WASHINGTON — Design and construction of a facility to handle potentially dangerous samples brought back from Mars needs to begin earlier than experts previously recommended, according to a new report from the National Research Council’s Space Studies Board.
Like the 1997 report it updates, the Space Studies Board’s “Assessment of Planetary Protection Requirements for Mars Sample Return Missions” recommends that any material brought back from the red planet be presumed hazardous and quarantined in a secure facility of the sort the U.S. Army and Centers for Disease Control and Prevention (CDC) use to study such exotic pathogens as the deadly Ebola virus.
Studies and observations of Mars over the last 12 years have only reinforced scientific belief that “habitable environments were once widespread,” the report said.
The new report, like the earlier one, urges NASA to treat any returned Mars samples as “potentially hazardous until proven otherwise.”
Where the two reports differ is in their recommended timing for bringing a sample-receiving facility on line to handle the rocks, soils and ices likely to be targeted in a Mars sample return mission. The 1997 report recommended having the facility operational a minimum of two years prior to launch, a phrase the authors of the new report found ambiguous because it could imply launch from Earth or from Mars. Additionally, while so-called biosafety facilities of the sort managed by the CDC are typically considered ready to handle potentially lethal pathogens about two years after completion, certifying a facility to safely and securely handle the deadliest and most exotic biohazards typically takes several additional years, according to the report. As such, the new report’s authors recommend that construction and commissioning of a sample-receiving facility “should be completed and fully operational at least two years prior to the return of samples to Earth.”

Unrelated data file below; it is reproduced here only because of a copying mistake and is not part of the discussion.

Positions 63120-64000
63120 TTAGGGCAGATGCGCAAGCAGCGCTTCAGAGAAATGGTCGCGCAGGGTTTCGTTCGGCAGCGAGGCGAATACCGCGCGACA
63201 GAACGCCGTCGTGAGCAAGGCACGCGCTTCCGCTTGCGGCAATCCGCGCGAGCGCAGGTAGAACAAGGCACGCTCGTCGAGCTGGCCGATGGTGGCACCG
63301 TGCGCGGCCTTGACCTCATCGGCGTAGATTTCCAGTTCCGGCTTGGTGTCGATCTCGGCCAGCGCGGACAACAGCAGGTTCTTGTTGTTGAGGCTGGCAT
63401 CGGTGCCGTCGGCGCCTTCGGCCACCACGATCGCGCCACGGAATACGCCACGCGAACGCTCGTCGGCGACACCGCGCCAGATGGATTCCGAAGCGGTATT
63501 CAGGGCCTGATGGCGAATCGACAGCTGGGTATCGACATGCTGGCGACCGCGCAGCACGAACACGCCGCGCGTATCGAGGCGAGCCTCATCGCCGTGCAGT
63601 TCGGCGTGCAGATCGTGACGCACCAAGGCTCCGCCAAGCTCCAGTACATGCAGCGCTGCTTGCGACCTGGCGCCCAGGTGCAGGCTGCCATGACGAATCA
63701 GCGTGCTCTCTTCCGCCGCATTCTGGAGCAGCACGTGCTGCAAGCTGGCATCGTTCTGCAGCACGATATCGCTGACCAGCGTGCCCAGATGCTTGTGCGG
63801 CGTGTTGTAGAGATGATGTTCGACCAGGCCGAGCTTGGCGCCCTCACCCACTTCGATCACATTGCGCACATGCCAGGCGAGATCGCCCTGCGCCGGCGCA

Jim Green, director of NASA’s planetary science division, said what that recommendation means in practice will depend on the mission architecture the United States and its partners ultimately choose for Mars sample return. Broadly speaking, NASA and its partners could approach sample return as a single mission, or launch one set of spacecraft to collect samples followed by a second mission to retrieve them and bring them back to Earth.
Either way, Green said in a May 13 interview, NASA takes to heart the report’s recommendation that the facility itself has to be treated as a critical part of the mission and certified ready to go two years before the samples are due to reach Earth.
The report, released May 13, was commissioned in early 2008 by then-NASA associate administrator for science, Alan Stern, a planetary scientist who had advocated launching a robotic Mars sample return mission in the 2018 to 2020 timeframe. Stern’s successor, astrophysicist Ed Weiler, was quick to distance himself from that schedule as well as Stern’s $3 billion to $4 billion cost estimate for the mission.
“What is the real cost of Mars sample return? Does the community want to pay that cost in terms of the missions that could be done in the interim or not done?” Weiler said in an interview shortly after replacing Stern in March 2008.
Weiler also has said Mars sample return is too big an undertaking for NASA to tackle on its own and has called for working hand in hand with the European Space Agency (ESA) on a mission that would launch in 2020 or later. While NASA has made no formal commitment to Mars sample return, it continues to fund mission concept studies “at a low level,” according to Green.
Meanwhile, the kind of close collaboration NASA sees as necessary for a mission as big and expensive as Mars sample return will be put to the test as the U.S. space agency works to finalize a major contribution to ESA’s 2016 ExoMars mission, Green said.
“You have to recognize that that actually is a very new paradigm because typically international cooperative efforts have not been done on a 50-50 basis,” Green said. “We’re really changing our approach here.”
Green said a joint sample return mission is not being given serious consideration for the 2018 Mars launch opportunity, but will be part of the mix as NASA and its European partners begin to look out through 2024.
Green said NASA also expects that the Planetary Science Decadal Survey getting under way this summer to set goals for the next 10 years will address Mars sample return in some fashion.
Green said he was pleased to see the report’s authors addressed the presumed internationalization of a Mars sample return mission and included recommendations about establishing policies for the archiving and distribution of samples.
NASA’s formal, written response to the report will be delivered to the Space Studies Board in June, he said.